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I am developing an application - which would have users answer maybe 10 questions - which would have 3-4 options for each question. At the end of the 10th question, based on the responses, it would need to suggest a certain solution. Since there are 100's of permutation and combinations - what's the logic that would be required to use and the database design,

thanks

EDIT some more detailed explanation

if my application is used to recommend a data plan from various mobile operators - based on the user answering questions like the time spent on the internet, the type of files being downloaded and so on. So, if the response to question 1 was a and question 2 was c, etc - then it would be a certain plan. If the response to question 1 was b and for question 2 it was c, then it would recommend a certain plan. So, if there were 10 questions - then the combinations can be quite large. So is there a certain algorithm that can handle this?

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"what would be the logic?" how could we possibly tell it without you providing us with necessary information. "what would be the database design?" This is quite simple: USERS table, QUESTIONS table and ANSWERS table which would refer to the two others. –  bpgergo Aug 1 '12 at 12:21
    
I thought the question was clear enough - anyway - for e.g. if my application is used to recommend a data plan from various mobile operators - based on the user answering questions like the time spent on the internet, the type of files being downloaded and so on. So, if the response to question 1 was a and question 2 was c, etc - then it would be a certain plan. If the response to question 1 was b and for question 2 it was c, then it would recommend a certain plan. So, if there were 10 questions - then the combinations can be quite large. So is there a certain algorithm that can handle this? –  user1527987 Aug 1 '12 at 12:50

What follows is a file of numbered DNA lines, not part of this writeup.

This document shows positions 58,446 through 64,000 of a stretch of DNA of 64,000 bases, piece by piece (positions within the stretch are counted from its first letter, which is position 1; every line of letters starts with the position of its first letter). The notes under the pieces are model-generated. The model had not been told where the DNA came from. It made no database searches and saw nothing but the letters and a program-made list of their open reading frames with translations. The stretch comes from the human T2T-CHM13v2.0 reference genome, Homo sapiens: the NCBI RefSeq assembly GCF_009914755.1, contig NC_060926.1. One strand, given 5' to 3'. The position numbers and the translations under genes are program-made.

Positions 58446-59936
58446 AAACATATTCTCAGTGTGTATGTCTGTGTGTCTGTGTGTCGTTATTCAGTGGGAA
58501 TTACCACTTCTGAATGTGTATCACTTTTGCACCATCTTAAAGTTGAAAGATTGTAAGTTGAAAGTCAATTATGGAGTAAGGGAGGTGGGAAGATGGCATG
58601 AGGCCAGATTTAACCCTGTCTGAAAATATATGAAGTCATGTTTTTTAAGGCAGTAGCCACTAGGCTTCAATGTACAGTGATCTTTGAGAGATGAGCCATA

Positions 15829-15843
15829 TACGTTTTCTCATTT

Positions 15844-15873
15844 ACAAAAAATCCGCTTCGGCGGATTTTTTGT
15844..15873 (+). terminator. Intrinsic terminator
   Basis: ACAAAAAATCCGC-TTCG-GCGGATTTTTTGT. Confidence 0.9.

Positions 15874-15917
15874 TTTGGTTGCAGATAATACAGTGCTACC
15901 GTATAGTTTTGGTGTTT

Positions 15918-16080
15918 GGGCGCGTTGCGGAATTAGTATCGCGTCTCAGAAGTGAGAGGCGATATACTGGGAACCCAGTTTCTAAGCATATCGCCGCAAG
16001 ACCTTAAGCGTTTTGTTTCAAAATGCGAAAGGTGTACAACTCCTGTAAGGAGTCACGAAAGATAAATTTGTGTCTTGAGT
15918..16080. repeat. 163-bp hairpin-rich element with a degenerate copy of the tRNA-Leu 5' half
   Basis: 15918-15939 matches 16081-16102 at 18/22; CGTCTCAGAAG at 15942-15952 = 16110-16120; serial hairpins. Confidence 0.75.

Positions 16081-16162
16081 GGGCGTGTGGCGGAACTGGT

To be more precise, there are between 3^10 (59,049) and 4^10 (1,048,576) permutations. The common simplistic method is for each answer to add or substract points from possible candidates, depending on how well the answer suits them. The candidate with most points at the end "wins". –  Juhana Aug 1 '12 at 19:54

2 Answers 2

I. what would be the logic?

If I understand correctly, you would define "rules" such as

If the answer to question 5. is either A or B then the suggested plan would be planB, otherwise execute the rest of the rules.

So you would use a rule engine e.g.: http://www.jboss.org/drools/

II. what would be the database design?

This is quite simple:

  • USERS table,
  • QUESTIONS table and
  • ANSWERS table which would refer to the two others

Possibly there would be a QUESTIONNAIRE table as well, and the QUESTIONS table would refer to it.

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Just a 'quick' comment, consider letting the user see changes in what company they could be recommended as they answer every question.

For example, if I am most interested in price that would be the question I would answer first and immediately see the 3 cheapest plans/products recommended to me.

The second question could be coverage and if I then could see the 3 plans with best coverage (in my area) that would be interesting too.

When I answer the third question about smart phone features and I say I want internet, then the first question should spit out the 3 cheapest plans/products that include internet, obviously they could change.

And so on...

Maybe it also could be a good idea to let the user "dive into" each question and see the full range of options for that answer. As a user I would appreciate that.

Above comments is just how I would appreciate if a form was made for me, I don't want to answer 10 questions about stuff I'm not really putting any value on, each user is different and will prefer to make their choice on their questions.

So, based on above it would be like a check list where the top answers would be the plans/products with the most fitting check marks. And to give immediate responses (as the user answer/alter each question), here AJAX would probably be your choice.

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